CMS Medicare Cuts Drive Nursing Home Operators to Economic “Tipping Point”

Health care providers are trying to make a case against funding cuts to policymakers, who they say don’t seem to understand the price of care that nursing homes are providing, and the impact those cuts could have to the quality of that care, and to the economy.

With the Centers for Medicare and Medicaid Services (CMS) reducing Medicare reimbursement rates by 11.1%, effective October 1, and the possibility of further cuts looming in the future, some providers are wondering how they’re supposed to finance caring for more than 1 million nursing home residents, and an overall aging population. Data from the 2010 Census Bureau shows the 65 and older demographic increasing nearly 80% by 2030, and along with aging comes an increased need for health care.

“There comes a point in any sector when additional cuts can no longer be shifted, absorbed, or passed through to others.  For our profession, that tipping point is right now,” said Mark Parkinson, President and CEO of the American Health Care Association, in a statement.

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The problem is that many policymakers have a skewed perception of the types of care given to residents in nursing homes, says Greg Crist, the head of public affairs for the American Health Care Association (AHCA).

“They have a viewpoint of their grandparents, or their elderly mother, who may have gone into a nursing home because there weren’t any alternatives,” says Crist. “That view doesn’t capture how facilities are revolving.”

Nursing homes often get high-acuity patients transitioning out of hospitals for rehabilitation purposes, as well as those who require high levels of care on a regular, and permanent, basis, as opposed to fairly active, independent seniors who are increasingly choosing alternatives like assisted living.

Most nursing homes depend on Medicaid reimbursements, and about 64% of nursing home residents are on the program, says Crist. The issue is that Medicaid reimbursements don’t fully cover the cost of care for those in the program.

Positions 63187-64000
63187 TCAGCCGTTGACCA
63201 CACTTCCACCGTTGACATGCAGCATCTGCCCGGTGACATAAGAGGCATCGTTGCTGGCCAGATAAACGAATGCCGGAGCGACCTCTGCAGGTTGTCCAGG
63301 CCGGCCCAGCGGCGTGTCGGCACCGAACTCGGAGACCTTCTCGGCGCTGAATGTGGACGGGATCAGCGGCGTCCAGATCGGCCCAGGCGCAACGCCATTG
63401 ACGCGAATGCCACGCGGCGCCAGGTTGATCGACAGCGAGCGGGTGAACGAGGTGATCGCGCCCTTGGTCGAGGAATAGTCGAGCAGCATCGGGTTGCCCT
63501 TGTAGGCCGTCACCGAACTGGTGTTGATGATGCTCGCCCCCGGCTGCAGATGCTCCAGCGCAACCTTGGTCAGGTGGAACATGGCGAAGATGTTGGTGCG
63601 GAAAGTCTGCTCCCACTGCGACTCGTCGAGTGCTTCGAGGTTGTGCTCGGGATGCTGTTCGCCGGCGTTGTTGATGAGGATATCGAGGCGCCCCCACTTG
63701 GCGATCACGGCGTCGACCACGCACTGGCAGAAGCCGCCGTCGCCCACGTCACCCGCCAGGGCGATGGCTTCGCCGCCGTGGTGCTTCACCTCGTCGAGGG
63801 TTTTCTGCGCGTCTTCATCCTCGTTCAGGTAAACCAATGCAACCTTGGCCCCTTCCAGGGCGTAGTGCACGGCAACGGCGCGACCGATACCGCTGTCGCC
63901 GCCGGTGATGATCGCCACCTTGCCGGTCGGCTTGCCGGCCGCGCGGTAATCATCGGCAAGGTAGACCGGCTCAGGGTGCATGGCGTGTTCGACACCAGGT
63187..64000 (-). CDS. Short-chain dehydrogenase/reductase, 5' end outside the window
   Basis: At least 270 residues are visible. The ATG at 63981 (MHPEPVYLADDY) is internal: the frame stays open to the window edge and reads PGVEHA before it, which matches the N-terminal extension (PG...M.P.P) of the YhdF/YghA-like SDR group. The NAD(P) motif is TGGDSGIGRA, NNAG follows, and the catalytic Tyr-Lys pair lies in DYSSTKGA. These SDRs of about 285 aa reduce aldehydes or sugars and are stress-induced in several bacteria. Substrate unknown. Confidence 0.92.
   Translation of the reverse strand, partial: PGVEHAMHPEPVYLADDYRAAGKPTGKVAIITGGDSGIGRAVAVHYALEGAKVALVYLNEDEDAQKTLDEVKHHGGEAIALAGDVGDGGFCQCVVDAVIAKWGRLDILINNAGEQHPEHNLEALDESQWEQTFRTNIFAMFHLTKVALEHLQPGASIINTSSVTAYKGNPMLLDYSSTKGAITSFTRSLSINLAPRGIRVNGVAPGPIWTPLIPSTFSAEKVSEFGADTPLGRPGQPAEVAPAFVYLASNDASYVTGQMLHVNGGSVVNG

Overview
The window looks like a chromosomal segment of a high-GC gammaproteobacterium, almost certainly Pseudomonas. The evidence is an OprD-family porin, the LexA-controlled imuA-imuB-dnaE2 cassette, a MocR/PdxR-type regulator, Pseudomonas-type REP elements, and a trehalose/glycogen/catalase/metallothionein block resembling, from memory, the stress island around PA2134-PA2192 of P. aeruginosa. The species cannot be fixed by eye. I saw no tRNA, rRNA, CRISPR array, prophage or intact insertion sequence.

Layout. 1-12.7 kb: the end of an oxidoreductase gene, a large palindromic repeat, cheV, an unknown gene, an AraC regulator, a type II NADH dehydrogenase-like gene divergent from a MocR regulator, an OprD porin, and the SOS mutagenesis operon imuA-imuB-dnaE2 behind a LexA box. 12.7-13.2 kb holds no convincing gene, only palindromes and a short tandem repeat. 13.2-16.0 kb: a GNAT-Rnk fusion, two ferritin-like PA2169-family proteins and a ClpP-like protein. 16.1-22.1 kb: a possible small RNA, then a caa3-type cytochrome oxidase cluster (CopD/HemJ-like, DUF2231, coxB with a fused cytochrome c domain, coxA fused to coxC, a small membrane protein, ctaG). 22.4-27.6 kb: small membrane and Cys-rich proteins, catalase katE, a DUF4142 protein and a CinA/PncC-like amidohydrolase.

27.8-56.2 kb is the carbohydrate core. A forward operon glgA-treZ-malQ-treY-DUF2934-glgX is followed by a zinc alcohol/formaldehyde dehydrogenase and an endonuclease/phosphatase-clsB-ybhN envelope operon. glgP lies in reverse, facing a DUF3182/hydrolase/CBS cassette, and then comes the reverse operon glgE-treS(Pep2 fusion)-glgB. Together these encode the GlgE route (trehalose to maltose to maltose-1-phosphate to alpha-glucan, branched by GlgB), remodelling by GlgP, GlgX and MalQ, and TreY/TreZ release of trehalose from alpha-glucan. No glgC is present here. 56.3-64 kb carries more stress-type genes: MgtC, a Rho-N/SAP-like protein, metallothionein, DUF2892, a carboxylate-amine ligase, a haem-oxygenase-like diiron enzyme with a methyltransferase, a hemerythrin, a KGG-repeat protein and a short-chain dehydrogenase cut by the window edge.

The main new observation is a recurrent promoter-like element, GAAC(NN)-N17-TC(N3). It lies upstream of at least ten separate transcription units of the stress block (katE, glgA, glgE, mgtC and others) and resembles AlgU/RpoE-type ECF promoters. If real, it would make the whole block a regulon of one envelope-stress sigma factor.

“The average daily pay rate of Medicaid, per patient per day, is less than minimum wage under Medicaid for nursing home care,” he says. “That’s difficult to maintain, so a lot of nursing home facilities supplement that with Medicare funding, and that’s how they get by.”

With less Medicare funding, nursing homes’ operating margins will get even slimmer, and this will pose a hit to the overall economy, Crist added..

The CMS cuts will slash economic activity by $6.75 billion in fiscal year 2012, found a recent report conducted by Avalere Healthcare and funded by the Alliance for Quality Nursing Home Care.

“Over 40% of our owners and operators are, in effect, small business owners,” says Crist. “This is important because the economy is king. We created 63,000 new jobs in 2010; at a time when many industries or sectors are cutting, the long term sector is creating jobs.”

And, he continues, if the government is cutting employers’ budgets, it’s going to have far-reaching consequences.

“When you have a reduction of [billions of dollars] in that sector, it’s going to have implications on the economy, and we want to make sure the policy makers understand that,” says Crist.

CMS disputes this, however, saying that when facilities were receiving additional payments, they weren’t necessarily using those funds to hire more staff.

“The payment adjustments in the SNF rule eliminate overpayments resulting from implementation of the new classification system,” a CMS spokesperson told SHN in an email. “The rule also improves the integrity of the payment system to prevent the need for future adjustments of this size.  Our survey data is clear that the additional payments did not lead to an uptick in hiring.”

If a congressional “Super Committee” can’t reach an agreement as to how to trim the nation’s deficit, Medicare funding will automatically be cut 2%, and while this may not seem like a lot, says Crist, that averages out to about a $50,000 loss per facility.

In light of this, Crist says they’re trying to make a case on the Hill with policymakers.

“August is the month when Congress goes home and holds town halls. We’re attending those town halls, and asking respectful questions about what the cuts will do,” says Crist.

Written by Alyssa Gerace